I worried about them victimizing her too. Police and Indigenous women also don’t mix but right now I am convinced it is the lesser of the two evils. I may have been experiencing transference. From experience I know how dangerous it is to be intoxicated and out of it while in the world. My last violent rape happened like that in an apartment full of men I didn’t know that were originally from Vancouver, or Edmonton, or a mix of places. They weren’t from here, they barely even lived in the apartment they said. It was a placed rented for the time “in between” camp and home. After that night I didn’t know if I could have kids again (I found out I could later) and it took me a long time to understand that just because I was under the influence didn’t mean “I deserved it”. Everyone has the right to be free from harm.

I saw her out there and I saw someone completely vulnerable and it scared me.

We waited fifteen minutes for the cops to arrive and pushing a schedule ( I had a client with me) I finally had to drive away. I watched her figure disappear in the rear view. She was in the middle of the road again, forcing vehicles to swerve around her. She seemed oblivious to anything and everything but whatever was in her mind.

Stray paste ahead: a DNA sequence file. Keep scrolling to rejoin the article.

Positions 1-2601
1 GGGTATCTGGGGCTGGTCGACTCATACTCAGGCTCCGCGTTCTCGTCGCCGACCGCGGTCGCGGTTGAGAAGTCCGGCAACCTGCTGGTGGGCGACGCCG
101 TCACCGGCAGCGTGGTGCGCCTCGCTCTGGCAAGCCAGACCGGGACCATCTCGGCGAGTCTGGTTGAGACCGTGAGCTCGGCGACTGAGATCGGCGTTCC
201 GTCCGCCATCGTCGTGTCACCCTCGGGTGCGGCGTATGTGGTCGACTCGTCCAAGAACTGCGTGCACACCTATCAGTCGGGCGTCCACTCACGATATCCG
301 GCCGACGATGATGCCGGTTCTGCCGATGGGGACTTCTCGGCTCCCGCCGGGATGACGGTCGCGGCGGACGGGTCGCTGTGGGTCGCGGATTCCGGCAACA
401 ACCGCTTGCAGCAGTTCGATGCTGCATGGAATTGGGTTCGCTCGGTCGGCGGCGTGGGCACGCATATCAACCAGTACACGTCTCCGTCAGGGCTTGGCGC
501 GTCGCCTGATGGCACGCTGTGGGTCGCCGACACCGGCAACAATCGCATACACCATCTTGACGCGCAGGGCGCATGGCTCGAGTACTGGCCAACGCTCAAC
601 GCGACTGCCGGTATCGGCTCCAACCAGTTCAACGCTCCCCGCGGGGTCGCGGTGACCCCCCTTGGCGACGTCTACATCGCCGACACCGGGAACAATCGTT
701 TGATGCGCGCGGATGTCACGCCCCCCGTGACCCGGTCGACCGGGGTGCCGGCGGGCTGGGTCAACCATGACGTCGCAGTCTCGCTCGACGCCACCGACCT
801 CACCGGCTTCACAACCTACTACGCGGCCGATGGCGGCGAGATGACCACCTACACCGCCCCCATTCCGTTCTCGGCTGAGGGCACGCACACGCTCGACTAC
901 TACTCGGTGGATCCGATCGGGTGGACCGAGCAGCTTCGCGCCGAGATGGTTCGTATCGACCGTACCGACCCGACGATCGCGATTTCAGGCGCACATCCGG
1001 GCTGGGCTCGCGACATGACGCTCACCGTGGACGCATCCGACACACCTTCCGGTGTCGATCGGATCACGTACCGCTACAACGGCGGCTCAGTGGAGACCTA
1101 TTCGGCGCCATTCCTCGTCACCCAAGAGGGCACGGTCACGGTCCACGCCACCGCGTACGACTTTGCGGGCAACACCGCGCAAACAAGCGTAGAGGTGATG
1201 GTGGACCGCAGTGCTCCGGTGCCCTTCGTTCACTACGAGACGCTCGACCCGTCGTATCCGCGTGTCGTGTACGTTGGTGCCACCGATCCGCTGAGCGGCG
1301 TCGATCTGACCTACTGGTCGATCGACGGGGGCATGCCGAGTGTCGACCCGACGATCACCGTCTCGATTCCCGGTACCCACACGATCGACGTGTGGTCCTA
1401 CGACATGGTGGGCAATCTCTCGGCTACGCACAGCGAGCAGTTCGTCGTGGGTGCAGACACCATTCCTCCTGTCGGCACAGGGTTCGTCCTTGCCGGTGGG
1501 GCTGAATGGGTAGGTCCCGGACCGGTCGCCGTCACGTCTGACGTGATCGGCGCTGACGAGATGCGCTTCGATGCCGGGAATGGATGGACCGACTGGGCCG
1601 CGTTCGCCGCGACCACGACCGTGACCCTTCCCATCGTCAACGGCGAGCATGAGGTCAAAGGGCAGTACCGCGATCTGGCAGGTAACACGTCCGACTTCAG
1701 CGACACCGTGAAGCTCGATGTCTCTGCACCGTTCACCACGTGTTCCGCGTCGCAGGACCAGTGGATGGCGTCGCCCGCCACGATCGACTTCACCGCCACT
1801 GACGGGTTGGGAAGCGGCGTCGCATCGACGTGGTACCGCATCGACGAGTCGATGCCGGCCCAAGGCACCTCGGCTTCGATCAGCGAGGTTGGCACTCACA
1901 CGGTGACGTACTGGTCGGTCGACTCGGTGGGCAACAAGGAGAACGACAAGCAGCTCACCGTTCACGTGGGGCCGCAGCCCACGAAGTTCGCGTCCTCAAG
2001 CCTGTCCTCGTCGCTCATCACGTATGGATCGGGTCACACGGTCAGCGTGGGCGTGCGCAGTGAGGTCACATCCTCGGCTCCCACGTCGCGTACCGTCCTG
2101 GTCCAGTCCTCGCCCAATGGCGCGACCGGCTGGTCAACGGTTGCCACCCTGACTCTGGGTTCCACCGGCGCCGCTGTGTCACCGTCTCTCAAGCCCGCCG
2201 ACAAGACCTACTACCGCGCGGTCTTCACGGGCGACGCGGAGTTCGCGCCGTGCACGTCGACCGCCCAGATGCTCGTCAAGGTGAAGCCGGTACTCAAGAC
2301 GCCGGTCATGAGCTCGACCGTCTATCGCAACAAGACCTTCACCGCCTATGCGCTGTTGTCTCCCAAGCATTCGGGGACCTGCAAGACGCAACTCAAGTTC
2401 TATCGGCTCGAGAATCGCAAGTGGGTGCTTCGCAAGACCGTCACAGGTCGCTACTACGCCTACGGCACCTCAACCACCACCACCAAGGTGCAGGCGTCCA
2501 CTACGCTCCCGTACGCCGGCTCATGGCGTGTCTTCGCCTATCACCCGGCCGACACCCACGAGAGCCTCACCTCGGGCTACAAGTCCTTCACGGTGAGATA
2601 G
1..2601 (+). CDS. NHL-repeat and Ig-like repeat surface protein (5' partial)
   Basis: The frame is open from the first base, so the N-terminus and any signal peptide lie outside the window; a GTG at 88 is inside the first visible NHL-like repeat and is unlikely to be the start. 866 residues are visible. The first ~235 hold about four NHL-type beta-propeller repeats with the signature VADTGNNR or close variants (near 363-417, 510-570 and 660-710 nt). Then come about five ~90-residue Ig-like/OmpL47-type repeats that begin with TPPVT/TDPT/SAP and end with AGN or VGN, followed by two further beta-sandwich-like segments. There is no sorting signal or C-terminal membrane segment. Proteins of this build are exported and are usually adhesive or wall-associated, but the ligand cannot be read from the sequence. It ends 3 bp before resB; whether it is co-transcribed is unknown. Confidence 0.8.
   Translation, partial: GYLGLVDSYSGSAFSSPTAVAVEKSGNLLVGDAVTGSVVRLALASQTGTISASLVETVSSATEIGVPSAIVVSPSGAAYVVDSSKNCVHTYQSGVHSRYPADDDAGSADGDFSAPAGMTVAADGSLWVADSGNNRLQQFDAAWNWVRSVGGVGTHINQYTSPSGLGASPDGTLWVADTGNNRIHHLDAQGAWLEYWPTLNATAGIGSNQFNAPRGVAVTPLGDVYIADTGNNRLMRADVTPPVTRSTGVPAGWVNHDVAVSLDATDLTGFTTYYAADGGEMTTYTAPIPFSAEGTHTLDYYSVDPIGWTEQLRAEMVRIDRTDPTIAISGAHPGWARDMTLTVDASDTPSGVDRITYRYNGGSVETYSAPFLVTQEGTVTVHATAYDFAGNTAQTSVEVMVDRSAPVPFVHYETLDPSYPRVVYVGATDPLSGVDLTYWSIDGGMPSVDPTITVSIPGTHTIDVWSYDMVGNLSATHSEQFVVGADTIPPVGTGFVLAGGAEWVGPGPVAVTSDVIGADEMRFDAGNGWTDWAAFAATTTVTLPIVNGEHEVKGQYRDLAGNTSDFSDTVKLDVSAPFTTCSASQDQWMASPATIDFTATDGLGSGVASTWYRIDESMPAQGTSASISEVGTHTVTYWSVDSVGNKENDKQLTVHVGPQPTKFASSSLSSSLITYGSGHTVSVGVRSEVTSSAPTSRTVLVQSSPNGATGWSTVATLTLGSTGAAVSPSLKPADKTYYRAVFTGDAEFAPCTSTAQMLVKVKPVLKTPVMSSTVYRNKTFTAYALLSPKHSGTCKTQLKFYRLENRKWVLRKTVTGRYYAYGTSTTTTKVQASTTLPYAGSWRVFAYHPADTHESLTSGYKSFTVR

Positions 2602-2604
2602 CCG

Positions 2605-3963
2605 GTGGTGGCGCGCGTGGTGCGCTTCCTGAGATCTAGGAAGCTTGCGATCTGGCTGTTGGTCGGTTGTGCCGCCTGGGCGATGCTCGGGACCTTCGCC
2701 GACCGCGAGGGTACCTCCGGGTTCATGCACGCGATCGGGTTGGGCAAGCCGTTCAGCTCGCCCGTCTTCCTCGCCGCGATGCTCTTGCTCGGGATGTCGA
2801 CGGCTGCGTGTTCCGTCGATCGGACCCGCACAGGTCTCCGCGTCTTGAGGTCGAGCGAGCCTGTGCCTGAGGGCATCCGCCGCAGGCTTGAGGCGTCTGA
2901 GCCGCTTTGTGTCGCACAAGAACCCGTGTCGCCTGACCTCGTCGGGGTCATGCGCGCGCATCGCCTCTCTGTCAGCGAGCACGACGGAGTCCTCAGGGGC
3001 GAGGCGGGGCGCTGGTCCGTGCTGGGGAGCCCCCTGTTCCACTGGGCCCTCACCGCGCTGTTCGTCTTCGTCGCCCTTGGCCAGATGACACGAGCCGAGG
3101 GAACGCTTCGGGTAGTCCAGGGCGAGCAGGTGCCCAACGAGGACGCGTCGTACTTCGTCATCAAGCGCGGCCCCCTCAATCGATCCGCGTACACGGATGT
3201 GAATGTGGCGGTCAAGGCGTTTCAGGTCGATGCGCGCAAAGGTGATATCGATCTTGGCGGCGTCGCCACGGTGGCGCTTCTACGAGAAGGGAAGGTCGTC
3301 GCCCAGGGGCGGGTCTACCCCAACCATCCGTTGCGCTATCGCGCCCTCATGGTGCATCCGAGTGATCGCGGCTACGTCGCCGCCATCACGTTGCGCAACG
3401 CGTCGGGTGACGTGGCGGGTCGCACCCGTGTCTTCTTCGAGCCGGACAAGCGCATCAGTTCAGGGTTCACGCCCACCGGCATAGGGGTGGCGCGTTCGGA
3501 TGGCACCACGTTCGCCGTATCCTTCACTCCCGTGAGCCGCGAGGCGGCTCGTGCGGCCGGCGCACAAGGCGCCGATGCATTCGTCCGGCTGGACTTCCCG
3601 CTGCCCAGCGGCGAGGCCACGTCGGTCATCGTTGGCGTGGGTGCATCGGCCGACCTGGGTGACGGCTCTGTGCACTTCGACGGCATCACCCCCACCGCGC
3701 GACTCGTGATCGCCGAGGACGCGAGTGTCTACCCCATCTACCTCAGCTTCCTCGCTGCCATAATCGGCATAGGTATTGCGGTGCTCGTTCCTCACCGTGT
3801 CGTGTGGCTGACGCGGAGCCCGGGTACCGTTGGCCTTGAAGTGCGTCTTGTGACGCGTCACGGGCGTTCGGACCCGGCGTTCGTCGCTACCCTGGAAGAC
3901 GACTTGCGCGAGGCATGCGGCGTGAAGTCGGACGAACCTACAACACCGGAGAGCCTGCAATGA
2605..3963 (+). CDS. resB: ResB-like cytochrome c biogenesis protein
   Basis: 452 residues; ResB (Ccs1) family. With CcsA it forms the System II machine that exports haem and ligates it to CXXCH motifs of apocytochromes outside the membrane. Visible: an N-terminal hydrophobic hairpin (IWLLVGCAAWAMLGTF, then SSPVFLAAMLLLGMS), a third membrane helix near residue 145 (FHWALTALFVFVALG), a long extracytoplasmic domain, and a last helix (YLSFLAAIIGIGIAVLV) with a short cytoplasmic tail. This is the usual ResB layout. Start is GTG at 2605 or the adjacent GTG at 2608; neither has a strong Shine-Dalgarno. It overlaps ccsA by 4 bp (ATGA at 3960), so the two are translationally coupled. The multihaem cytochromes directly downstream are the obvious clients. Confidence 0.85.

I called the RCMP as I drove away telling the dispatcher I couldn’t wait any longer but she is there.

Ten minutes later I got a phone call from a Constable.

“Yeah well I found her shoes and her sweater but I can’t find her anywhere. Where’s the last place you saw her?” he asked.

“Just before the rise in the hill,” I answer, “look, can you let me know if you do find her? I am really worried about her safety. She was completely out of it and in the middle of the road. I don’t know who left her out there and am scared maybe they came back for her.”

“Yes, I will let you know,”

Ten minutes later.

“We used a dog to track the scent from her sweater to see if she was in a ditch somewhere or maybe went into the woods but couldn’t find her.”

“Okay. Thanks for calling.”

I call someone else in community who has advocated on behalf of MMIW and violence in our community to alert her and she makes another phone call to someone who was actually able to identify her (but no names were given). The person said if she showed up she would let us know so we know that she is safe. The anonymous woman. Who would probably punch me in the throat for calling the RCMP haahah.

I learn that it is common practice for “Johns” to drive their “Dates” out of town here and kick them out of the vehicle without pay and stranded. I’m shocked but not shocked. There’s not a lot of “visible” prostitution here, but it doesn’t mean it doesn’t exist. This reality scares me, for the women and the girls that I do know here.